It's probably not surprising that a poet who could write a "Requiem for the Plantagenet Kings", or three exquisitely elegiac sonnets evoking the subtleties of "British India" should find himself persistently underrated in today's stridently multicultural Britain.
Surely, such subjects are admissible only when issuing smug denunciations? The "Requiem" appeared in Geoffrey Hill's first collection, For the Unfallen, of 1958, the sonnets in his Tenebrae of 1978 and three decades later, their beauty still astonishes. Nor are they, we now can see, quite what their titles suggested. The second sonnet on British India concludes:
The flittering candles of the wayside
melt into dawn. The sun surmounts
Krishna from Radha lovingly
Lugging the earth, the oxen bow their
The alien conscience of our days is
among the ruins and on endless roads.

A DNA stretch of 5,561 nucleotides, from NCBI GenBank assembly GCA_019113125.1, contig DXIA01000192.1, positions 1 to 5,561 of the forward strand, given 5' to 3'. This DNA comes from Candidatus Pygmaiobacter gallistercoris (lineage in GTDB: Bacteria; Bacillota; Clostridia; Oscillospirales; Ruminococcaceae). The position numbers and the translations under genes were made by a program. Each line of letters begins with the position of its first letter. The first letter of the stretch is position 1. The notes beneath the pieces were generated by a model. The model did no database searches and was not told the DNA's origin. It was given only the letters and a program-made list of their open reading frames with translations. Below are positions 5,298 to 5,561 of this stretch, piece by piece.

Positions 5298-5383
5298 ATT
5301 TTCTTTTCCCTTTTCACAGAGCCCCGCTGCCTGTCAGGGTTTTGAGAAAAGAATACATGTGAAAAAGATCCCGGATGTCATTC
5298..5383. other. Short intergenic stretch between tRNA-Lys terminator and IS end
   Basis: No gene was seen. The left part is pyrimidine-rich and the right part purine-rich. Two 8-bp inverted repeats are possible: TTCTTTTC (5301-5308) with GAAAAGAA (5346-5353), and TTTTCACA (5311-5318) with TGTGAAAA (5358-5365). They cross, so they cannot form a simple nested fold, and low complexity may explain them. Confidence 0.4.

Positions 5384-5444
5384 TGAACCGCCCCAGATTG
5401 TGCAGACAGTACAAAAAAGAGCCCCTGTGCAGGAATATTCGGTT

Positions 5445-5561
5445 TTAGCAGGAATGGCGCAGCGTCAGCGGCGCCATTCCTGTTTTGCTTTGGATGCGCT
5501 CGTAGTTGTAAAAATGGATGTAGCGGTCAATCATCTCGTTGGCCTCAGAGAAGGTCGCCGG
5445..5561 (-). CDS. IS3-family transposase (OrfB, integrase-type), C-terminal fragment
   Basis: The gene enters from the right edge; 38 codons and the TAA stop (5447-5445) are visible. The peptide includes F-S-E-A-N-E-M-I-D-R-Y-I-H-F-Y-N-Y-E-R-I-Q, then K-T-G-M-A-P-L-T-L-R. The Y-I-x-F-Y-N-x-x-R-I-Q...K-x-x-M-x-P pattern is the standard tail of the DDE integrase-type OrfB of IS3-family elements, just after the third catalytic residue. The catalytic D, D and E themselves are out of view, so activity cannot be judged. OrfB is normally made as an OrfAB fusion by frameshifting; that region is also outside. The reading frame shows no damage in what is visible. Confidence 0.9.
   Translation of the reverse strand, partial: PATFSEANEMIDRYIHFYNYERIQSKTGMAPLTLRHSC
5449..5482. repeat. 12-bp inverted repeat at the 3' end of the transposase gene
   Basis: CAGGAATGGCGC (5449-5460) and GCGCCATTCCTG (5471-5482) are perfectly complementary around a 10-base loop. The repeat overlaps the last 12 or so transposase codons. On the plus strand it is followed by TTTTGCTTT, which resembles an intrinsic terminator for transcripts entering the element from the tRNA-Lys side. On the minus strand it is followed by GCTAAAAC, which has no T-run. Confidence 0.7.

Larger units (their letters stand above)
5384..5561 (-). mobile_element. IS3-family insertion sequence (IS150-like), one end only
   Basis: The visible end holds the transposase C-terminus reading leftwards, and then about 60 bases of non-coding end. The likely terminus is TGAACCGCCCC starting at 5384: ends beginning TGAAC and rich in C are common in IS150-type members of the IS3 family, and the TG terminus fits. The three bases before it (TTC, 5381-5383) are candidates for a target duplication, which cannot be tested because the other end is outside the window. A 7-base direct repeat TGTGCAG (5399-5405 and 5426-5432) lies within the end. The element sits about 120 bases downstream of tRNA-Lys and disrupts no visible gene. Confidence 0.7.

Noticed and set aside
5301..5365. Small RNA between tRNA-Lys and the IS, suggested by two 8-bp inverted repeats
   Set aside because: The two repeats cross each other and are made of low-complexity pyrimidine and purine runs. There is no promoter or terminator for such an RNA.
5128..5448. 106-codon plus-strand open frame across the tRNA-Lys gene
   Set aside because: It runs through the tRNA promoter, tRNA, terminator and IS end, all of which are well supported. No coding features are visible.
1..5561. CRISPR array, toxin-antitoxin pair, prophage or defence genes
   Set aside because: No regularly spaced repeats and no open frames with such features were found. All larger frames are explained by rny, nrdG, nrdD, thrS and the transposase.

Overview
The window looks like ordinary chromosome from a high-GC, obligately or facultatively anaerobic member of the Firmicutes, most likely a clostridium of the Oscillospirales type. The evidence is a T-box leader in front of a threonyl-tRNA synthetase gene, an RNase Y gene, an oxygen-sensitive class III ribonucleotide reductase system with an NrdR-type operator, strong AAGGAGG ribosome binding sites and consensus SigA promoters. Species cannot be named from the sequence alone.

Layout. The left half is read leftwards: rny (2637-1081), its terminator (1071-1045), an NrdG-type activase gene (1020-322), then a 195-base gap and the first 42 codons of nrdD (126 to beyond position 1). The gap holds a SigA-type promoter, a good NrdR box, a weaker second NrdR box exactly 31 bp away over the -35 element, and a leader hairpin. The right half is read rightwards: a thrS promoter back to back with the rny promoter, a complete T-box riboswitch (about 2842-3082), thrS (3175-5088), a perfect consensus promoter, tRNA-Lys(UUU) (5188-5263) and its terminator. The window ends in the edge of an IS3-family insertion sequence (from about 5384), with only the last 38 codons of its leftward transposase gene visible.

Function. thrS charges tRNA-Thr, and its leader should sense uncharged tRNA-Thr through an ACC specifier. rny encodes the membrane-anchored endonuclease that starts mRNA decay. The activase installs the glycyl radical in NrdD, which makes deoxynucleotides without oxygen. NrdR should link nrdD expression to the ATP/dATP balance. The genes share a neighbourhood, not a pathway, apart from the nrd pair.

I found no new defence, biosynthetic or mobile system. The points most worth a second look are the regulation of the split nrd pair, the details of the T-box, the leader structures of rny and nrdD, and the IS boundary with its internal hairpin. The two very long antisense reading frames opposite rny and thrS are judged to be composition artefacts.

Hill himself has represented something of an "alien conscience" during his long and increasingly prolific career as a poet. He has stood apart not only from manifestoes and from movements — including his contemporaries in The Movement — but from stylistic trends and fashions. Alhough he has the entire tradition of English verse at his fingertips and plays on it with consummate virtuosity, it is difficult to identify any unmistakable precursor. He is as indebted to Shakespeare and Milton as he is to Eliot or Pound, all of whom he somehow manages simultaneously both to acknowledge and to encompass. But this hasn't been a shrewd career move. A poet as unabashedly learned as Hill is "elitist". His poetry is tissued not only with a vast range of reference to many literary traditions and their languages — French, German, Hebrew, Italian, Russian and Spanish, among others — but he makes no concessions to the reader. As he has said, he respects the reader's intelligence too much to do so. All this may help to account for the fact that for the 18 years he spent in the US as a professor at Boston University, from 1988 to 2006, he remained relatively obscure. Hill does not "network", he does not lend his name to blurbs, he refuses acolytes — again, hardly shrewd practice among the preening poetic careerists who largely dominate what Americans like to call "the world of poetry". It says more about that little "world" than about Hill's poetry that in his final years there, he was unable to find a publisher for his work.